Breaking Through a Plateau

This is part of a series of tips and suggestions I've learned from the Weight Watchers program. I lost 35 pounds and have maintained that loss for three years (see my before and after pics) and am a Weight Watchers Lifetime Member.

Today's Weight Watchers meeting was about how to bust through a plateau--when the scale won't budge for several weeks in a row or you keep gaining and losing the same pound or two. This topic came at the right time for me. While a plateau is just want you want for maintaining weight loss, I know my weight has been creeping up. Sure enough, the scale confirmed it today: I gained 3.8 pounds!

Maintaining your weight loss, according to Weight Watchers, means being two pounds above or below your goal weight since everyone's weight naturally fluctuates from week to week. I'd been hovering at the higher end of my goal weight range for the past month, but this recent gain put me 1.5 pounds over my goal weight range.

I almost skipped the meeting so I didn't have to admit to the gain, but I'm glad I went. A quote in the Weight Watchers Weekly publication says, "We all stumble one in a while, but you've got to get right back up. Don't let an extra four pounds become an extra eight pounds."

In our meeting, we talked about strategies for breaking through a plateau.

  1. Track your points. One of the biggest things that helps a lot of people lose weight on the program is tracking the points for every single bite you put into your mouth (note--there are other people who lose successfully with the Weight Watchers simply filling technique, where you don't track, but that's not me!). As my leader explained, when we're on the program for a while and get used to it, we "loosen" things up and aren't as rigid with tracking. If we go to a party, we'll say, "Oh, I'll just put 10 points for everything. I didn't have that much." Even if you go over your points allotment for the day, it's still important to track them to be accountable. Research has shown that writing down what you eat helps people lose weight, and there are many other programs that use this technique too. No wonder--it works! My goal for the next week is to track every single thing I put into my mouth.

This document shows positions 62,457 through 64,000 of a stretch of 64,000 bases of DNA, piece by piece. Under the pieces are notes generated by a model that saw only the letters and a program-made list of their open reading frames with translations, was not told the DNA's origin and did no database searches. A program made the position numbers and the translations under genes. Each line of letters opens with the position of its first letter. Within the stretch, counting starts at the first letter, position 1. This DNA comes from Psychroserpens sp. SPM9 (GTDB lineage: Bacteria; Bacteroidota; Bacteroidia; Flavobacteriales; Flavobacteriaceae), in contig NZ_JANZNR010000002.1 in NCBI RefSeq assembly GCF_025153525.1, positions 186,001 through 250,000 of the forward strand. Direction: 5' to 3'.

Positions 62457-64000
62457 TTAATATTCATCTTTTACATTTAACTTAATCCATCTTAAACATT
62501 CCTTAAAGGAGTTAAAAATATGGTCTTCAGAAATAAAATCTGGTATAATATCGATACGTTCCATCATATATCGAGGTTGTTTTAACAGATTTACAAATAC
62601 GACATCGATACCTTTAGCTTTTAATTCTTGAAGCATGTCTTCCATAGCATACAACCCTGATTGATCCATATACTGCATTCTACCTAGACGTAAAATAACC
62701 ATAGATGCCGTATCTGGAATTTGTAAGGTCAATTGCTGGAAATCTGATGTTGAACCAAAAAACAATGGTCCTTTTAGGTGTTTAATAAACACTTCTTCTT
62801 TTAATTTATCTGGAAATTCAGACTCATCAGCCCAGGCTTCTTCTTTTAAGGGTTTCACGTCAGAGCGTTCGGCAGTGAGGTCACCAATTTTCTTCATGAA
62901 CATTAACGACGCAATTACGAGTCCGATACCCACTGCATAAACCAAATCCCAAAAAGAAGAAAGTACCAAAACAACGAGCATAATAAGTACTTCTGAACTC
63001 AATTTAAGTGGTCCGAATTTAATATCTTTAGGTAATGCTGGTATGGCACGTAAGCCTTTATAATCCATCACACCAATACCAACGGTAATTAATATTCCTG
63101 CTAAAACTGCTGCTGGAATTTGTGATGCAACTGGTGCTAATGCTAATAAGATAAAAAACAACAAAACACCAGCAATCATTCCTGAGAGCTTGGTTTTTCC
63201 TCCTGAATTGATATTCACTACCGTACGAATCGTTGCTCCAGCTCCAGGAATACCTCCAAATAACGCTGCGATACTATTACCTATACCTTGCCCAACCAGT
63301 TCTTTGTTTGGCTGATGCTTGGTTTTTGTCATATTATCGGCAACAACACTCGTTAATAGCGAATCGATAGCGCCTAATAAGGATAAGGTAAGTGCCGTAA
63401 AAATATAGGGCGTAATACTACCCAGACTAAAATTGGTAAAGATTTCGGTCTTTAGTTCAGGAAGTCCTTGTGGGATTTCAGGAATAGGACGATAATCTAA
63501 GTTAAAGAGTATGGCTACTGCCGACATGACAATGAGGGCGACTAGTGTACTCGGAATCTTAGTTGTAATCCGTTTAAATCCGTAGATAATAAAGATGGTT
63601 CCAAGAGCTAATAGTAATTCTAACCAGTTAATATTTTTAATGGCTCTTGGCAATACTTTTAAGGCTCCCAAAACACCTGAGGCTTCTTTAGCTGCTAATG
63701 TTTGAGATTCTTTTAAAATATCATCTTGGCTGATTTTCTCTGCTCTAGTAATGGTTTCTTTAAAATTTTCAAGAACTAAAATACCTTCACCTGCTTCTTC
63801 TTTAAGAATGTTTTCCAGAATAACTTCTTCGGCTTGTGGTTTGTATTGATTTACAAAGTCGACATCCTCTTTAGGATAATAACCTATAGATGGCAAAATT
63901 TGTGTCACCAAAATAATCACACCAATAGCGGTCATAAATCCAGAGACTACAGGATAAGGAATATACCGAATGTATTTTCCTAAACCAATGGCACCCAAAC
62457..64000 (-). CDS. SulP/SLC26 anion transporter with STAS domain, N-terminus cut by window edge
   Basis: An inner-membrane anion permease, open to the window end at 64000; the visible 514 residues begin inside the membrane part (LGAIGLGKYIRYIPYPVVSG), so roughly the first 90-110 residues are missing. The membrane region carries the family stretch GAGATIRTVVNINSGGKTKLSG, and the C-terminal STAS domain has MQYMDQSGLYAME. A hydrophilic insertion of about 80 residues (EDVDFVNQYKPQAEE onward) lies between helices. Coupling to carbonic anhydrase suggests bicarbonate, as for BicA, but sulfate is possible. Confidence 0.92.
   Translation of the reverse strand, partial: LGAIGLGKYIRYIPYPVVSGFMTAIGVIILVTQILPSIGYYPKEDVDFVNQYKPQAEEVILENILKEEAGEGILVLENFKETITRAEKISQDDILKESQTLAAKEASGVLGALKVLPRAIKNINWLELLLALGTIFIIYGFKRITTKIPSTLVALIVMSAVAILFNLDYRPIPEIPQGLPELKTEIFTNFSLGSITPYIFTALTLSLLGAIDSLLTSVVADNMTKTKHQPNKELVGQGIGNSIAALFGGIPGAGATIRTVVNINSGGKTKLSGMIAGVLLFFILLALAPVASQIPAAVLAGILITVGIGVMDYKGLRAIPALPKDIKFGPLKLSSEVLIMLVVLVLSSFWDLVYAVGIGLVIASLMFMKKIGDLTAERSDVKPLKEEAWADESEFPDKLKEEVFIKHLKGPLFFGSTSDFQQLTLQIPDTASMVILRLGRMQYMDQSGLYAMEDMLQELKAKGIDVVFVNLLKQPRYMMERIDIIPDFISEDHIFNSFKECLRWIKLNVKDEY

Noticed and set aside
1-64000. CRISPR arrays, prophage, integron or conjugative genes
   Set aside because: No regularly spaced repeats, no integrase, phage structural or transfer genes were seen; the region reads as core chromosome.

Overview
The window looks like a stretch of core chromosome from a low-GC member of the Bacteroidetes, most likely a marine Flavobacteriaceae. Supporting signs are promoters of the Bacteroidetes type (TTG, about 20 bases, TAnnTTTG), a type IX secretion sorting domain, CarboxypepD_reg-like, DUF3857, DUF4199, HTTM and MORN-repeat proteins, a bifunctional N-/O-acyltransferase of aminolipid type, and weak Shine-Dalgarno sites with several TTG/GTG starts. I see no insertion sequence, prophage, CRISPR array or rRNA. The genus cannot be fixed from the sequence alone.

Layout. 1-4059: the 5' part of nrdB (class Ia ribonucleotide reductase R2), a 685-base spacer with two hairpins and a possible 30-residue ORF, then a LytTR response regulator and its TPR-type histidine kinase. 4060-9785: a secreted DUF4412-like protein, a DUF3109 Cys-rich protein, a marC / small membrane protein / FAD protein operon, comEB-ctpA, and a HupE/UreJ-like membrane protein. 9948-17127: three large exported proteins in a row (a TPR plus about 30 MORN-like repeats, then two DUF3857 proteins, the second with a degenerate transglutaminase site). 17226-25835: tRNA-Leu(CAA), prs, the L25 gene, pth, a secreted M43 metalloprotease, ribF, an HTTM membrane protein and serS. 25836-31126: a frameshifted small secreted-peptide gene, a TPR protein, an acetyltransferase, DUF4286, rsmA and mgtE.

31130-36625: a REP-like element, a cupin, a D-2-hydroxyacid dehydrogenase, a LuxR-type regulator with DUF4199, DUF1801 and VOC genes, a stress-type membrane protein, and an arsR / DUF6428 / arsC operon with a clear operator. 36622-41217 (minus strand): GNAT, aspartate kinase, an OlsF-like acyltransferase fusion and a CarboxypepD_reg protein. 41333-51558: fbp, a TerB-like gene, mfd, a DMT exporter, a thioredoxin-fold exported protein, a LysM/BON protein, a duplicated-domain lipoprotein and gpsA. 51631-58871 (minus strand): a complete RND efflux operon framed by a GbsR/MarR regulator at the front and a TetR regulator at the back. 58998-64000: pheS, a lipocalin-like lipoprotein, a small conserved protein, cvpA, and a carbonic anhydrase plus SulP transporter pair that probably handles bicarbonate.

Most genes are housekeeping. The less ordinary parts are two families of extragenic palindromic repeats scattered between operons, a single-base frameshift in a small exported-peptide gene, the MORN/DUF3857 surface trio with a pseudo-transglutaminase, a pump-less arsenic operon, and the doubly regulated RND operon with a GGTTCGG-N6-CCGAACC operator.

2. Measuring. This is a sister strategy to #1. Over time, we start grabbing handfuls of pretzels instead of counting out the number in a serving or guessing at how much a cup of pasta is. Our eyes are nearly always bigger than our measuring cups and spoons! I started measuring today and was surprised to see just how little one tablespoon of peanut butter is. I have probably been using two or three tablespoons and counting it as only one. Measuring cups and spoons will be my best friend for this next week.
  3. Strategizing. My biggest problem with overeating is not that I'm truly hungry. I know how to eat so that my meals are healthy, filling, and satisfying, and I'm rarely hungry. Rather, like many people, I overeat for emotional reasons, like stress or boredom. We talked today about recognizing when we're eating for emotional reasons and coming up with strategies to do other things, like having a cup of tea, doing a crossword puzzle, or going for a walk. My strategy for this next week is housecleaning. When I want to eat and I'm not hungry, I'm going to do small chores around the house. That way, I'll end up with a clean house, so it will be a win-win!
These strategies go beyond the Weight Watchers program and would help anyone trying to lose weight. Do you have any other ideas on ways to break through a plateau?